(edited by) Frederike Kaltheuner – Fake AI


Meatspace Press, ISBN: 978-1913824020, English, 206 pages, 2021, UK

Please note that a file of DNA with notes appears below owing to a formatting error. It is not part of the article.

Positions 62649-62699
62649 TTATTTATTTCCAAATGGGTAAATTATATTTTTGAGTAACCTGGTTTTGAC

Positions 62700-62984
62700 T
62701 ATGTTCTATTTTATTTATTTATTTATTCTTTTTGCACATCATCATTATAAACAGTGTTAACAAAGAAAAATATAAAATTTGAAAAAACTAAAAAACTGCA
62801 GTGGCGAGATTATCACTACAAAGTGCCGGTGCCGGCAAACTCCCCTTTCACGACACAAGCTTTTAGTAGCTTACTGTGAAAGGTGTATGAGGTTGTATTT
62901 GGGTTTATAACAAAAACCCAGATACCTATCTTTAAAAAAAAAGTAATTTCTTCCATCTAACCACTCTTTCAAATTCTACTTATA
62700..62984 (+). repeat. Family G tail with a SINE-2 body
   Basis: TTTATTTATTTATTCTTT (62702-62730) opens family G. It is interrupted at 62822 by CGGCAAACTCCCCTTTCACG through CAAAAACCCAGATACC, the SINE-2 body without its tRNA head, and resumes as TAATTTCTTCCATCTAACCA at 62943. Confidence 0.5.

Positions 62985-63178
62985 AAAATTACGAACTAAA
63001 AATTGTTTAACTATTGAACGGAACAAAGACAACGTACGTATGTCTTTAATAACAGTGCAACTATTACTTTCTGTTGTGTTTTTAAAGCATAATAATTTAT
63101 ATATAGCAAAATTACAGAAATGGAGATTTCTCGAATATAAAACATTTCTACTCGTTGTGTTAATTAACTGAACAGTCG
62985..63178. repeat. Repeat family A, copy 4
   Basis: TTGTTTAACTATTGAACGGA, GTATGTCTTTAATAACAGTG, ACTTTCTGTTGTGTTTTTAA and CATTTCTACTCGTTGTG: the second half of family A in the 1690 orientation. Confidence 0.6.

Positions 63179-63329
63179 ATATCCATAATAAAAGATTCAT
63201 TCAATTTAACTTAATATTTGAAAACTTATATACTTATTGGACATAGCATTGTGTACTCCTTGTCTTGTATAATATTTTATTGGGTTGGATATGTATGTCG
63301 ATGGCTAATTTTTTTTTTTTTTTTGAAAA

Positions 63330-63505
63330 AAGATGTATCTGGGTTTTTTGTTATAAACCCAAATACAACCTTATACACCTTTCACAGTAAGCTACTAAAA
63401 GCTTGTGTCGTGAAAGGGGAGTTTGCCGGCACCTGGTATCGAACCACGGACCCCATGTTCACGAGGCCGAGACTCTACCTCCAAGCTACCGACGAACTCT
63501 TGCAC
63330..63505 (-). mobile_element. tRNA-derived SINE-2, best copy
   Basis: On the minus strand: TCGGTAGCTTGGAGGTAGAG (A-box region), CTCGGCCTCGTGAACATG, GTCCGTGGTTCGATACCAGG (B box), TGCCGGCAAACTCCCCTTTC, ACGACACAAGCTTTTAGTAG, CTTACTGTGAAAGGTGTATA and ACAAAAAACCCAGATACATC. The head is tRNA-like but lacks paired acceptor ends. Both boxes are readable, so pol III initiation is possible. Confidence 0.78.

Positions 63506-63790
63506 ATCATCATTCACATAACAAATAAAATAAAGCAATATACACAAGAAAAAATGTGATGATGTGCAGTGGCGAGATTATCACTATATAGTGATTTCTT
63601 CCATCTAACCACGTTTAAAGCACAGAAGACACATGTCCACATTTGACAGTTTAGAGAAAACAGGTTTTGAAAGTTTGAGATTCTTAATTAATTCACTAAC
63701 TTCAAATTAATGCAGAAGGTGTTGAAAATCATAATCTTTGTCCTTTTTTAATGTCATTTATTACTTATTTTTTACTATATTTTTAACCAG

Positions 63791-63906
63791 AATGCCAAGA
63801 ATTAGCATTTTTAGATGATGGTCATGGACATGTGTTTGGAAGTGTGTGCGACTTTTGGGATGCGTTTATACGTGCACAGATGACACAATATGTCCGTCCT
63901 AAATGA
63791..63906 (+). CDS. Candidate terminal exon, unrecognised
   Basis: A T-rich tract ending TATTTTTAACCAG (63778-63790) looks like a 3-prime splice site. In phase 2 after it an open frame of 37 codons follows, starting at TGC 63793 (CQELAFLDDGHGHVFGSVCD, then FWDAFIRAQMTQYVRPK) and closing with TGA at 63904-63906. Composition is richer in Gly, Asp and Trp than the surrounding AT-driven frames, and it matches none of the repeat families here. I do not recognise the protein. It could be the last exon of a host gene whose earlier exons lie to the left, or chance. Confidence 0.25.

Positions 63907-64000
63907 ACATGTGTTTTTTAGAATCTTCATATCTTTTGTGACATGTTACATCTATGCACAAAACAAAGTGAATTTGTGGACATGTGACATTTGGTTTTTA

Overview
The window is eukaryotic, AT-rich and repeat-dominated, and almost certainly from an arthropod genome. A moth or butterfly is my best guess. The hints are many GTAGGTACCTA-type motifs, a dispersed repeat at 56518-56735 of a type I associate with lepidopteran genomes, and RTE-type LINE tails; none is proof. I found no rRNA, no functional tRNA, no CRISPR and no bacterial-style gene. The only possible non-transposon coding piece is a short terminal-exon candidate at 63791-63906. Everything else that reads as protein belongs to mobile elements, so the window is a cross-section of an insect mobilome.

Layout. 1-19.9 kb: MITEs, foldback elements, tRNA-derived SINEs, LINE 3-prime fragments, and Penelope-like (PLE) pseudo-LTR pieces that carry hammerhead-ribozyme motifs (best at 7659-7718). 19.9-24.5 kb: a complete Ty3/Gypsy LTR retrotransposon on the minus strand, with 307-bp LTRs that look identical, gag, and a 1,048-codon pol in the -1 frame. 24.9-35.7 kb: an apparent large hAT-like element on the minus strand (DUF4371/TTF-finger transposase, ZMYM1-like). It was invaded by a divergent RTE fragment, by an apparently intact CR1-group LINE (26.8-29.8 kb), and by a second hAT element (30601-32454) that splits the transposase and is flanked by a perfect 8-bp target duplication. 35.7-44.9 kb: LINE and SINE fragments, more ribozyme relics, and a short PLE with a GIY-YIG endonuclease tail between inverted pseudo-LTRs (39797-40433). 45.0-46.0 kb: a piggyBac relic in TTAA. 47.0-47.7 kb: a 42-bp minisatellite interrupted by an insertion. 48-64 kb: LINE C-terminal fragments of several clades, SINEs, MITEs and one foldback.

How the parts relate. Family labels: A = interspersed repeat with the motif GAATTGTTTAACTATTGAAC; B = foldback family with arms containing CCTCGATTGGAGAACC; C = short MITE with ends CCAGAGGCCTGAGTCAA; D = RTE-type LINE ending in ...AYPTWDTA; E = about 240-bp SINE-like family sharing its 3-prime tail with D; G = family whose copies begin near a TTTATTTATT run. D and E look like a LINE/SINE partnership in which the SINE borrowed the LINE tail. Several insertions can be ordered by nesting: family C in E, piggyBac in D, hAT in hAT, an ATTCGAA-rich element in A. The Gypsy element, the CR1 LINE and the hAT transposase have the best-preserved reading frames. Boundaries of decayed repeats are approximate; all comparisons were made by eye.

Books like this should make a difference. There is so much hype surrounding AI and its (im)possible solutions to many of our problems, solutions which often border on madness. The historical delegation of responsibility we give to machines can have destabilising consequences. There is a recurring definition featured throughout this selection of critical essays, namely “snake oil”, an American term that describes a flawed, obscure miracle product designed to solve intractable problems. Applied to AI, it means aiming for something that “AI can’t do or should not do.” The texts here document these dangers primarily through case studies, a catalogue of frightening mistakes that can quickly shape parts of society, from the risks of algorithmic injustice (so-called “cheap AI”) to the failures of automated content moderation on major platforms. Humans have always suffered from the fascination of prediction, and now computers are also increasingly being used as unquestioned oracles due to their inhuman speed of elaboration. Industrial speculation with unreal results, supported by rapid dissemination through social media, encourages this process. To radically stop this development, we should question the predictive models at their root: “What if something is not predictable? What if randomness or unpredictability or pure good luck is the main factor and there is no possibility to elaborate a model?”